Steamboat Living: 5 minutes with Chhiring Dorje Sherpa |

Steamboat Living: 5 minutes with Chhiring Dorje Sherpa

Eugene Buchanan
Chhiring Dorje Sherpa

Last April, an avalanche struck the Khumbu Icefall above base camp on Mount Everest, killing 16 Sherpas and marking the deadliest avalanche in the mountain’s history. One of their own, Chhiring (pronounced “sear-ring,” meaning “long life”) Dorje Sherpa, 39, who has summited Everest 12 times and seven other 8,000-meter peaks, now calls Steamboat — where he bases his guide company, Rolwaling Excursion — home. Recently earning Sherpa Sardar, a title bestowed on fewer than 25 mountaineers, and receiving the Explorer’s Club’s Tenzing Norgay Award for his actions during the 2008 K2 disaster, he lives here with his wife, Dawa Phuti Sherpa, and daughters, Tshering Namdu Sherpa, 17, and Tensing Phuti Sherpa, 14. We caught up with him for his thoughts on Steamboat, scaling mountains and the tragedy claiming the lives of his kin.

In his words

I moved here in 2013 after I got my green card. I had visited Steamboat after meeting local climber Eric Meyer on Everest in 2004. We became good friends, like brothers. I visited him four times before moving here last year.

I have a lot of good friends here, like Eric, Rob Powers, Matt Tredway, Pete Perry, Steve DeLine and Sue Birch. I’ve been to very many countries and I like it here. Everyone’s friendly and helps each other all the time.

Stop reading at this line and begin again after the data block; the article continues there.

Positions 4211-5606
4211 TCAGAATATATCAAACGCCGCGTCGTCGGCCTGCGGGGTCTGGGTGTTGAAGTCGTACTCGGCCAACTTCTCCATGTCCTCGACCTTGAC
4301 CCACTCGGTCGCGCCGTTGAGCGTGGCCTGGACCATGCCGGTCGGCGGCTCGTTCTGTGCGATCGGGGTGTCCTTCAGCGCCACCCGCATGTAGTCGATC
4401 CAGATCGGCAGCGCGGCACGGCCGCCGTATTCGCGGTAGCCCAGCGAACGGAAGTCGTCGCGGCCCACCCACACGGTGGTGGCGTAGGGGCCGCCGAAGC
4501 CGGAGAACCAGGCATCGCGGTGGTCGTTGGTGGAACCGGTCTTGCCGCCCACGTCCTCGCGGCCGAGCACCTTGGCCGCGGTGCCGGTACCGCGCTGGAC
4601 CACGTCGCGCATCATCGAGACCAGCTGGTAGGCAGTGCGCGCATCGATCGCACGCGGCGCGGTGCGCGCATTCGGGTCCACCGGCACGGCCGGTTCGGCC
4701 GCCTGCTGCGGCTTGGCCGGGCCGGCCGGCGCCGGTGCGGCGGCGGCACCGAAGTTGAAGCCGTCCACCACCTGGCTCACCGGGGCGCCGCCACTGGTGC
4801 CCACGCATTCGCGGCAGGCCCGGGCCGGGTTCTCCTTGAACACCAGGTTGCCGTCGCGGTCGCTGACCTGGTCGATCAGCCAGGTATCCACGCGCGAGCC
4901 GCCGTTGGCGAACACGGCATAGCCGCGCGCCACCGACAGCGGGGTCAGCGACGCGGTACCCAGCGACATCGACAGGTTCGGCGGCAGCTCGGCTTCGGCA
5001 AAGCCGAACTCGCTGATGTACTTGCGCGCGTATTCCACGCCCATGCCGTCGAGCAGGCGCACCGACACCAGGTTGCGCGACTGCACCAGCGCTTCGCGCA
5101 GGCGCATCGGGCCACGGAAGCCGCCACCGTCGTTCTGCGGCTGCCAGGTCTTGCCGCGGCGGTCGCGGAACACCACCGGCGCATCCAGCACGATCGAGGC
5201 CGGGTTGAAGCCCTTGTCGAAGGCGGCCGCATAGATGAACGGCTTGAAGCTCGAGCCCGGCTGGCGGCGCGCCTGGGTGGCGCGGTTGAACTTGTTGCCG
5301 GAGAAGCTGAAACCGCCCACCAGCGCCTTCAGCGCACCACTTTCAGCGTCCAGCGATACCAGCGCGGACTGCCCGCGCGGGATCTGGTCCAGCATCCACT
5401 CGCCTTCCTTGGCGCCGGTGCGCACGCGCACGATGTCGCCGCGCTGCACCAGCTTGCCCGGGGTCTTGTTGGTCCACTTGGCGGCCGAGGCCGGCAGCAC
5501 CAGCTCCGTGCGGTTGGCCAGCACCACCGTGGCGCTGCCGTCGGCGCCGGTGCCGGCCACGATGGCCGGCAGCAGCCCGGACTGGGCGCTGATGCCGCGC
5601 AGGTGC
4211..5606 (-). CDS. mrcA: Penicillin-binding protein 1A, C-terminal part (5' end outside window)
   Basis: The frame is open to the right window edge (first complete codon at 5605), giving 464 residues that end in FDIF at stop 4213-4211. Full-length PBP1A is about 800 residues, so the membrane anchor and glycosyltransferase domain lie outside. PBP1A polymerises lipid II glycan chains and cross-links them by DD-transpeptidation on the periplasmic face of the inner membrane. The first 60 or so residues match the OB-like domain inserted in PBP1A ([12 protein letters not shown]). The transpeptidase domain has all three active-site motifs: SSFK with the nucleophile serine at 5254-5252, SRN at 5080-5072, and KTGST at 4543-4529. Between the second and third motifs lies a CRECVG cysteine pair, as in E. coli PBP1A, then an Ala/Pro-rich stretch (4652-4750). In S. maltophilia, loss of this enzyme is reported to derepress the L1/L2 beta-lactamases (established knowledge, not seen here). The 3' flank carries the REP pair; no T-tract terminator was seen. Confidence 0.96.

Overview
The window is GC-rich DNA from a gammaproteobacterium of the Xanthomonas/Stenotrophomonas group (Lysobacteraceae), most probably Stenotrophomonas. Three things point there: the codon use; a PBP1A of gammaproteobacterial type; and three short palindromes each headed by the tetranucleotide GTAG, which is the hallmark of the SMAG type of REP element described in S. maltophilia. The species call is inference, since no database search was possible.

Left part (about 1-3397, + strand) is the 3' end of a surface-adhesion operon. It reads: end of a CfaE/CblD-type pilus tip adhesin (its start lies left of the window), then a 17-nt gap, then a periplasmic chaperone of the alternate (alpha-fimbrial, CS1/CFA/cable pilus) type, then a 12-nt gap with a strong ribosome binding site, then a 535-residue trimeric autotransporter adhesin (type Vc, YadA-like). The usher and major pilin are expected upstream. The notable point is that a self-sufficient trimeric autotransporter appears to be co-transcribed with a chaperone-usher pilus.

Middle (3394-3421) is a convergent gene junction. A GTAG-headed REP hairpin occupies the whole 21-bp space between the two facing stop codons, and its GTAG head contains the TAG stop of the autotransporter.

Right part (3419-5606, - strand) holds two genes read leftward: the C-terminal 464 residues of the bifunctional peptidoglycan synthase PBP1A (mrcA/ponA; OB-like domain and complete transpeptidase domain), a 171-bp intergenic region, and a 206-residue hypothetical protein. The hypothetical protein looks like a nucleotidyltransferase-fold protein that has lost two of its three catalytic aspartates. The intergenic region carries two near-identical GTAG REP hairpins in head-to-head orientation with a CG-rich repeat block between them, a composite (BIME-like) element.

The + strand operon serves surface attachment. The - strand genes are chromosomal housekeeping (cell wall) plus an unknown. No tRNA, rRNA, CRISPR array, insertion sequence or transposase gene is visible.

When I’m not guiding, I work construction, pouring concrete with Matt and working with Pete. I also work with Everything Outdoor Steamboat and Rob’s America 300 Foundation.

I wasn’t guiding on Everest when the accident happened. Usually I’d be there. I was leading a trip up Ama Dablam, about 100 miles away. We were heading up to base camp and I saw rescue helicopters bringing bodies. I knew something had happened. That evening I heard news about the accident.

I knew seven of the people who died. I’ve climbed with them. It is very sad. It is a big number to die all at once. I am surprised that it happened. My cousin’s husband was in the avalanche and helped rescue three of the people.

I go to Nepal about three times a year to guide. I am going for three months this fall to guide some Swedish climbers up 26,906-foot Cho Oyu, the world’s sixth-highest peak.

I have climbed some 14ers in Colorado. They are very technical mountains and very hard. I do more big mountains than rock.

My daughters moved here March 5. They like it and have made friends easily. It’s easy to make friends here. They are in ninth and 11th grade. It is a much better education than back home. I want this education for my daughters.

My father and sister are back in Nepal. I would like to bring them here, but it is very difficult.

I was in Backdoor Sports once and a girl walked in and started speaking Nepalese. I was very surprised. She said she learned it in Kathmandu.

This spring I will return to Everest to lead an expedition up the north side. Climbing is my job. I’d like to take some people from Steamboat there sometime.

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